You Talking To Me? Online Communications Considerations

Communicating is a tough gig. Once you’ve nailed down what you want to say you need to consider how you’re going to say it. Your tone, use of words, and body language all make an impact and when you start removing these cues it just gets tougher. Now, there are even more things to consider in addition to generation, gender, and learning styles, there is jargon and communication methods or channels.

Take age – it’s no longer just the youth and the adults you need to consider, now, according to Econtent magazine’s article “The Generational Divide” there are four generations in the workforce, each with different values:


Baby Boomers

Generation X

 Millennials (or Generation Y)

  • Loyalty
  • Patience

  • Mission

  • Respect

  • Teamwork
  • Long hours

  • Hard work

  • Recognition

  • Competence
  • Ongoing learning

  • Informality

  • Feedback

  • Achievement
  • Structure

  • Collaboration

  • Mission

Wikipedia explains the generation distinctions as:

Gender is another well document variance. According to Dr. Louann Brizendine, a neuropsychiatrist at the University of California in San Francisco and author of The Female Brain in a Canadian Living article, women have 11 per cent more neurons governing language and hearing then men. And it isn’t just about brain circuitry, according to an article on Microsoft’s site “6 tips for bridging the communication gap”. In general terms:

  • when women start projects they ask a lot of questions, men just start – then men think women aren’t up to the task
  • women tend to use anecdotal or relationship stories while men use sport or war terms
  • women try to build relationships and consensus while men like to take leadership
  • women get details to show involvement and understanding while men want only enough detail to get the big picture
  • women tend to talk more about feelings while men like facts and statistics

Understanding learning types is critical if you want to transfer knowledge. There are three basic types of learners:

  • Visual learners (let me see it)
  • Audio learners (tell me again)
  • Kinesthetic learners (let me do it)
  • And of course a combination of any two

Then there is jargon relative to a role, industry or company. Just check out some of the sites explaining IT jargon: Top 10 IT Jargon You Love to Hate (slide show) on Network World; IT Jargon Busted; and IT Jargon Buster. But when a communications person asks an IT employee for something and they are told “we can’t because of the firewall” the communications person just hears “No blah, blah, blah” - like that Far Side cartoon by Gary Larson on “What we say” and “What they hear” – with “they” referring to dogs, who apparently only hear their name and blah, blah, blah.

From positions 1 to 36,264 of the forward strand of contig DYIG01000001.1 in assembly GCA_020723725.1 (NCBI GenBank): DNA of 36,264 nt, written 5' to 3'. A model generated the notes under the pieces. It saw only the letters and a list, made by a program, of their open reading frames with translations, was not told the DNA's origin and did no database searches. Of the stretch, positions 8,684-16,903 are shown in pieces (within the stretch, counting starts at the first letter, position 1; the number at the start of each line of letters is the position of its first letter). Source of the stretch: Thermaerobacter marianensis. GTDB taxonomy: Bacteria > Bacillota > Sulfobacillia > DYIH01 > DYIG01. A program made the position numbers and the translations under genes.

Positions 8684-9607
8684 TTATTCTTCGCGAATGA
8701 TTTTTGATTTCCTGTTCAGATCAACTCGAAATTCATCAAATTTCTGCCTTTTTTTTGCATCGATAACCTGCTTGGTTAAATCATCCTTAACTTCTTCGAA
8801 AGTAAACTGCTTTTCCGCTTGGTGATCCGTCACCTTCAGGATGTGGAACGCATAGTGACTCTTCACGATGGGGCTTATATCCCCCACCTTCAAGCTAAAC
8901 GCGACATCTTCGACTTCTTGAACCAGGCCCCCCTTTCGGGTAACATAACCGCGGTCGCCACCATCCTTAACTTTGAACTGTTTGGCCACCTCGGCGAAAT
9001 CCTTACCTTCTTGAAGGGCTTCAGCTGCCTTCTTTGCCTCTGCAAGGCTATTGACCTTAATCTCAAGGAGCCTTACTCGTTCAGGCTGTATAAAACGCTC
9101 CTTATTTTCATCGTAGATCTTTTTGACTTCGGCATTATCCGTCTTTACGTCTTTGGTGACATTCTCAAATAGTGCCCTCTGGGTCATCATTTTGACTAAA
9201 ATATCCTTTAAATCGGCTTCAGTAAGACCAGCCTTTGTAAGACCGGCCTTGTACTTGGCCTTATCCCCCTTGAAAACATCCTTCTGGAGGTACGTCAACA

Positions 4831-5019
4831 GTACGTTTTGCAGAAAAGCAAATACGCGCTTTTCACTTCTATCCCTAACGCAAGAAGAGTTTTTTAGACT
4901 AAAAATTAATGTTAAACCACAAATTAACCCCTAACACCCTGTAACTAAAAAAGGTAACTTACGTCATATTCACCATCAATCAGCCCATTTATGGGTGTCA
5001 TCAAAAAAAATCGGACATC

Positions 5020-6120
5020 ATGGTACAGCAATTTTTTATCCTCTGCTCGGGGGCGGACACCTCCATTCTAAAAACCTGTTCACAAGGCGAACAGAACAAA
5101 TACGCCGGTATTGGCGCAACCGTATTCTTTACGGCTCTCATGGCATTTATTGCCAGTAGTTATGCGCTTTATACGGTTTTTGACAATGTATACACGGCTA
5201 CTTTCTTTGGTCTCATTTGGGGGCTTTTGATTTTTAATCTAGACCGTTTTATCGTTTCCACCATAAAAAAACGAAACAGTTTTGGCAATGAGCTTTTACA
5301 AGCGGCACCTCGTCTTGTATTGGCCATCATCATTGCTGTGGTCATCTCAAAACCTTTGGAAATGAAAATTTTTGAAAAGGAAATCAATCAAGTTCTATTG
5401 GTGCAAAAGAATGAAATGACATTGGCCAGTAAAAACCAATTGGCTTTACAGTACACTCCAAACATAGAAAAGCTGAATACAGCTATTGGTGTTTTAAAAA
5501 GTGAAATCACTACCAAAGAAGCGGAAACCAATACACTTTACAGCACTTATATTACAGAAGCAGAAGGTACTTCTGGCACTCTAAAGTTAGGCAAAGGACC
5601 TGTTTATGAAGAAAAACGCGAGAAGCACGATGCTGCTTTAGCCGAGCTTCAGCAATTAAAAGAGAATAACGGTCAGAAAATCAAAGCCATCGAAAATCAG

The way in which people receive information can impact how receptive they are to it. Different generations prefer different methods, for Millennials instant messaging and social networking sites are the norm but Baby Boomers are less comfortable with text messaging and traditionalist prefer face to face. Therefore, one method will seldom reach all audiences; consider the variety of communication methods and channels:

  • Email (pushed out but maybe overloaded)
  • Enewsletters and RSS (pulled in but is it relevant)
  • Websites (if you find it does it speak your language)
  • Social networking/communities  like Facebook, LinkedIn (who else is in the community)
  • Collaboration – e.g. Wikis (is it pre-populated by subject matter experts
  • Consumer generated media – e.g. blogs, YouTube, Slideshare, rating/rankings (can it keep visitor attention after 10 seconds)
  • Customization and Personalization – e.g. bookmarking, portals, RSS (what are the choices)
  • Mobile Devices -  e.g. ringtones, images, weather, news, maps, direction, twitter, buddyping, text messaging (is it legible in small format and interesting)
  • Instant Messaging (do you understand the lexicon and abbreviations)
  • Print (also static – think of all those PDFs online)
  • Face-to-face (usually refers to in person but teleconferencing is effective)

There is a lot to consider when communicating and it is important to match the message to the medium and the medium to the audience. Don’t assume because you have a website that everyone can hear you – Generation Xers and Millennials probably won’t know of your existence. If you don’t have any imagery -  a visual learner will move on. If you use jargon or acronyms you’ll lose people at the beginning of their search. And if your message isn’t interesting, why bother? Even dogs are trained with audio and visual cues, as well as a treat or two.

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